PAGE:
I’m just wrapping up six days in Orlando, Florida. It’s a land of so much make believe, none of which I saw. My time in Orlando began with three days of study and reflection with Rabbinic colleagues who have participated in the Shalom Hartman Institute’s Rabbinic Leadership Initiative. The theme of our learning was “Jewish Values and the Encounter With the Other: Muslims, Christians and Jews in the 21st Century.” Through hevruta text study and enlightening teaching from our Hartman scholars, Dr. Yehuda Kurtzer, Susannah Heschel and Yossi Klein Halevi, our eyes, minds and souls were opened to new ways to view our engagement with our Christian and Muslim neighbors. One highlight of our retreat was learning about the Hartman Institute’s Muslim Leadership Initiative (MLI). As one of key drivers of this Initiative, Yossi shared the vision, challenges and rewards of the work. He also brought one of the MLI participants to meet with us and share his own journey to participation in this courageous and important venture. Through the MLI, Hartman invites North American Muslim scholars and leaders to come to its campus in Jerusalem for two extended retreats and to engage in several months of online learning. One goal of MLI is to help participants learn about Judaism and the place of Israel in our Jewish history and narrative. (You can learn more here: http://www.timesofisrael.com/the-partnership-how-a-bold-american-imam-and-his-skeptical-israeli-host-bridged-the-muslim-jewish-chasm/)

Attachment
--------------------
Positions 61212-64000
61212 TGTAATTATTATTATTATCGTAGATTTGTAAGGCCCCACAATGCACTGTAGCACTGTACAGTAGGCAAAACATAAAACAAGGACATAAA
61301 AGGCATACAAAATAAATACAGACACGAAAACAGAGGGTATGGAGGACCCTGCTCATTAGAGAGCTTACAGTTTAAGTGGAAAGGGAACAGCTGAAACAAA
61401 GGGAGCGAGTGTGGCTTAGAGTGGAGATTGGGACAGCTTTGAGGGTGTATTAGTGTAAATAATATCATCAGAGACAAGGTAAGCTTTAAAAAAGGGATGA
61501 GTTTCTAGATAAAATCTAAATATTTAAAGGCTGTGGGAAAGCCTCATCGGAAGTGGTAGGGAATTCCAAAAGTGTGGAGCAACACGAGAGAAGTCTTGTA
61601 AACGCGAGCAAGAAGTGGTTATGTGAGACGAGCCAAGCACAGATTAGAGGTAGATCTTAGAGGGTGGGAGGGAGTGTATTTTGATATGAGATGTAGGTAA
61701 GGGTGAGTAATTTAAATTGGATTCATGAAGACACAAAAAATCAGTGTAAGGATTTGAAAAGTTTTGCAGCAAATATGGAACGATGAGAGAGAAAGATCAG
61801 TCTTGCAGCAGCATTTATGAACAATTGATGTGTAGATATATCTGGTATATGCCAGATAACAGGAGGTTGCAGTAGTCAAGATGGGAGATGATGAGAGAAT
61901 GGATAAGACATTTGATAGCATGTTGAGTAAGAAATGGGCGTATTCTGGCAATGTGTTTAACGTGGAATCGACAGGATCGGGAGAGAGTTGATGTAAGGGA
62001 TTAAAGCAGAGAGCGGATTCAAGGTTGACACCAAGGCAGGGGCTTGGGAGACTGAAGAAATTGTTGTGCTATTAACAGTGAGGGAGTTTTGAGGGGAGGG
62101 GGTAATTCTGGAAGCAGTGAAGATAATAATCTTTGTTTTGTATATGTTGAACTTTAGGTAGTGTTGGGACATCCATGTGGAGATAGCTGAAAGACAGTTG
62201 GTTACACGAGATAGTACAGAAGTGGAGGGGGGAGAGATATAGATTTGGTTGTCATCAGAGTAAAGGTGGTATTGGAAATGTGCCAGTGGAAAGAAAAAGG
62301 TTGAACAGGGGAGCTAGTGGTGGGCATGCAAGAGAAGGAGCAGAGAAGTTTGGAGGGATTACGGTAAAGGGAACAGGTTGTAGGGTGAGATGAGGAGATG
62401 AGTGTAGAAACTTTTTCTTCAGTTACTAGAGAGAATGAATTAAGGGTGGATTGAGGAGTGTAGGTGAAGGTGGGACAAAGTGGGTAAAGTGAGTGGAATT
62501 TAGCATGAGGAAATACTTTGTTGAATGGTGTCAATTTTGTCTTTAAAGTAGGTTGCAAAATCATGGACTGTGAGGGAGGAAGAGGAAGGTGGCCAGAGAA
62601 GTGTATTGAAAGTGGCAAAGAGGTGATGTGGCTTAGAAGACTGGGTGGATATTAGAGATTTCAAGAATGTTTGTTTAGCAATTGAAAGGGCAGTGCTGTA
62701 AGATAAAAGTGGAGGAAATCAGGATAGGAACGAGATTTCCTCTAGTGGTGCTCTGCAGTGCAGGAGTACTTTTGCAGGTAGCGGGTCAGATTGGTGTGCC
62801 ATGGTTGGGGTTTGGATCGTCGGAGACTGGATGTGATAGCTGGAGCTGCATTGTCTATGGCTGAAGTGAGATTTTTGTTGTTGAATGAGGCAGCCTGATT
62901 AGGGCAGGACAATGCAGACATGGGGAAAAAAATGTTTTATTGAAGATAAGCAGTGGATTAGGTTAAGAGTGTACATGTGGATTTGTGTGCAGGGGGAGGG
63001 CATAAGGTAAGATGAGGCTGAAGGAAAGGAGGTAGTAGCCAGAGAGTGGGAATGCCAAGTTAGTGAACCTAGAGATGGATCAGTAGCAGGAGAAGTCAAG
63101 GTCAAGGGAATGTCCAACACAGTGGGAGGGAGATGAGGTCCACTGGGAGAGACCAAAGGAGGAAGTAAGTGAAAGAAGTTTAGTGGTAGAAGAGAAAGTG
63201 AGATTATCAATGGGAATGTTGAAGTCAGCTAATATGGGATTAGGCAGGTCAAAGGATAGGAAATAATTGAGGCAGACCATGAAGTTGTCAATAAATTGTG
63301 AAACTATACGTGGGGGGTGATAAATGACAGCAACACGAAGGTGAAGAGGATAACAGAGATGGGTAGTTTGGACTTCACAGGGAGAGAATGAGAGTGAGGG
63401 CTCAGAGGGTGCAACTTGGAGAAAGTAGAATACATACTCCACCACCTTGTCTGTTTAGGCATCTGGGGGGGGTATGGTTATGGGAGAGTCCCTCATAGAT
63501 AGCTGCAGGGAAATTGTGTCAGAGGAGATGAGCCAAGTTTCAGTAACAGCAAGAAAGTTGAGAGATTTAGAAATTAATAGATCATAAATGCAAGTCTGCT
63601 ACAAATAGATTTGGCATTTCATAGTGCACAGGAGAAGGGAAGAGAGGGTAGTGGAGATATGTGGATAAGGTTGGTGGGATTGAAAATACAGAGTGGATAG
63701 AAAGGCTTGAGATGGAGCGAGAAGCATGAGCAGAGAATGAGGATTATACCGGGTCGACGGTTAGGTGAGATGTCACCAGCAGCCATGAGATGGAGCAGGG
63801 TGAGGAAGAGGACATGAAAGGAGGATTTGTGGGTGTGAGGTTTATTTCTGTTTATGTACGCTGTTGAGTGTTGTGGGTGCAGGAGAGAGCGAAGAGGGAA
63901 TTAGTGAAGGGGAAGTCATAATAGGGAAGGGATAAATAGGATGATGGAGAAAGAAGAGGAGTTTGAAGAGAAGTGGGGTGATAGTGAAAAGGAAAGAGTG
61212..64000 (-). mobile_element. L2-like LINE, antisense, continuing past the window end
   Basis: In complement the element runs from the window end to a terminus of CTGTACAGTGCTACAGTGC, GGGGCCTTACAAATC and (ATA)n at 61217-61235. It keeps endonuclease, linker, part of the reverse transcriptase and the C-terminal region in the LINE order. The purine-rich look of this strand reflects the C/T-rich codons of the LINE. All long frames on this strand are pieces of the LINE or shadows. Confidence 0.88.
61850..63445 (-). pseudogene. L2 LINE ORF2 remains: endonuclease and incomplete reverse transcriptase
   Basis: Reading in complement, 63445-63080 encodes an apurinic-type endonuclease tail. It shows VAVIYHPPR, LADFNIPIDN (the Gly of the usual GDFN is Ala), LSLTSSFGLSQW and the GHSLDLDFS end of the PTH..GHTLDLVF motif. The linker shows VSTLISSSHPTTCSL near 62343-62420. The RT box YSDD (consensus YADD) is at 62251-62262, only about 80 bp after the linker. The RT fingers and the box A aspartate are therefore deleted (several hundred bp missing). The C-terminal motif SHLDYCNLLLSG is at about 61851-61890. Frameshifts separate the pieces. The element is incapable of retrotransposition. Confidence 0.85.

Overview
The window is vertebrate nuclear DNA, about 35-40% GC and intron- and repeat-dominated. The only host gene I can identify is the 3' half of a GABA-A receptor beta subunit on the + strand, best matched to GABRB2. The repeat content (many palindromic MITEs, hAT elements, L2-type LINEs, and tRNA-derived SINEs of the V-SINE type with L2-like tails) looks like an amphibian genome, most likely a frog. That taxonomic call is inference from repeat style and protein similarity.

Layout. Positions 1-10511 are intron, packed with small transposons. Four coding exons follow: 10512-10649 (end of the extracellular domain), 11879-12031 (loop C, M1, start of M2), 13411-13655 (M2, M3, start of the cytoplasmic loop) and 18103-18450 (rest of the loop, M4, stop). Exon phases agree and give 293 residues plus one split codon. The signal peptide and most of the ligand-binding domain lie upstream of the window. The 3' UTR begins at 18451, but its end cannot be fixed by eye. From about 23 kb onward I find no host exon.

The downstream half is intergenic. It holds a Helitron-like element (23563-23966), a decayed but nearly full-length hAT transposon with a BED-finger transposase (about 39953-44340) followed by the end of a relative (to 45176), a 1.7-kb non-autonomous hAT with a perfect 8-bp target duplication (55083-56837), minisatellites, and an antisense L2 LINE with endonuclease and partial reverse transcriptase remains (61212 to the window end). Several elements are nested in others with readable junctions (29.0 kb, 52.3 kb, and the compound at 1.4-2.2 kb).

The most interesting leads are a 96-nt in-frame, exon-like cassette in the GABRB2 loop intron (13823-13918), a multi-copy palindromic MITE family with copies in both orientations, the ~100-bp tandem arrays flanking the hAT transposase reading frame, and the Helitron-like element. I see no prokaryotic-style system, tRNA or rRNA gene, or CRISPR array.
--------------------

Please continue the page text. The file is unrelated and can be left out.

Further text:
Participants in MLI are not asked to check their own history, nor their narrative at the gates of the Hartman campus. The learning and exchanges are challenging. For some, participation has led to death threats. For others suspicions of their place in their own community is questioned. For Muslims, attending a program in a Zionist-oriented, pro-Israel institute is a risk. However, there is also risk for the Jewish teachers and leaders who boldly shaped and now lead this program. A cornerstone of the program is the hope that Jews and Muslims might be better prepared to learn with one another and work together in building a just and better world as we live our lives in the North American communities we call home.
Especially against the backdrop of last year’s war with Hamas in Gaza, and this Fall’s wave of terror attacks in Israel, the conversation and relationships are constantly being tested. Yet the trust and appreciation the participants have built in the MLI experience allows for open and frank expression in the context of relationship.
Just before my departure from Biennial I sat with a small group of rabbis who participated in the Hartman retreat earlier this week, as we gathered with one of the MLI participants who’d come to Orlando to speak at the URJ Biennial. Maggie, a Muslim leader from Washington, DC, wanted to meet some Hartman rabbis and we were eager to meet her. She shared her story with us, along with some of what she feels she has learned through participating in the MLI. We had many questions. It was quite a lively conversation, one which I was reluctant to leave early. Alas, I had a plane to catch. My dear friend, Rabbi Arnie Gluck, explained to Maggie that in our Torah portion this Shabbat, we read of Abraham’s sons, Ishmael and Isaac reuniting to bury their father together: “This was the total span of Abraham’s life: one hundred and seventy-five years. And Abraham breathed his last, dying at a good ripe age, old and contented; and he was gathered to his kin. His sons Isaac and Ishmael buried him in the cave of Machpelah, in the field of Ephron son of Zohar the Hittite, facing Mamre, the field that Abraham had bought from the Hittites; there Abraham was buried, and Sarah his wife.” (Genesis 25:7-10) Arnie expressed the hope that perhaps by working together, along with our teachers at the Hartman Institute, we might bring the children Abraham together. As I got up to go, I added, “Before we bury too many more of the children of Ishmael and Isaac.”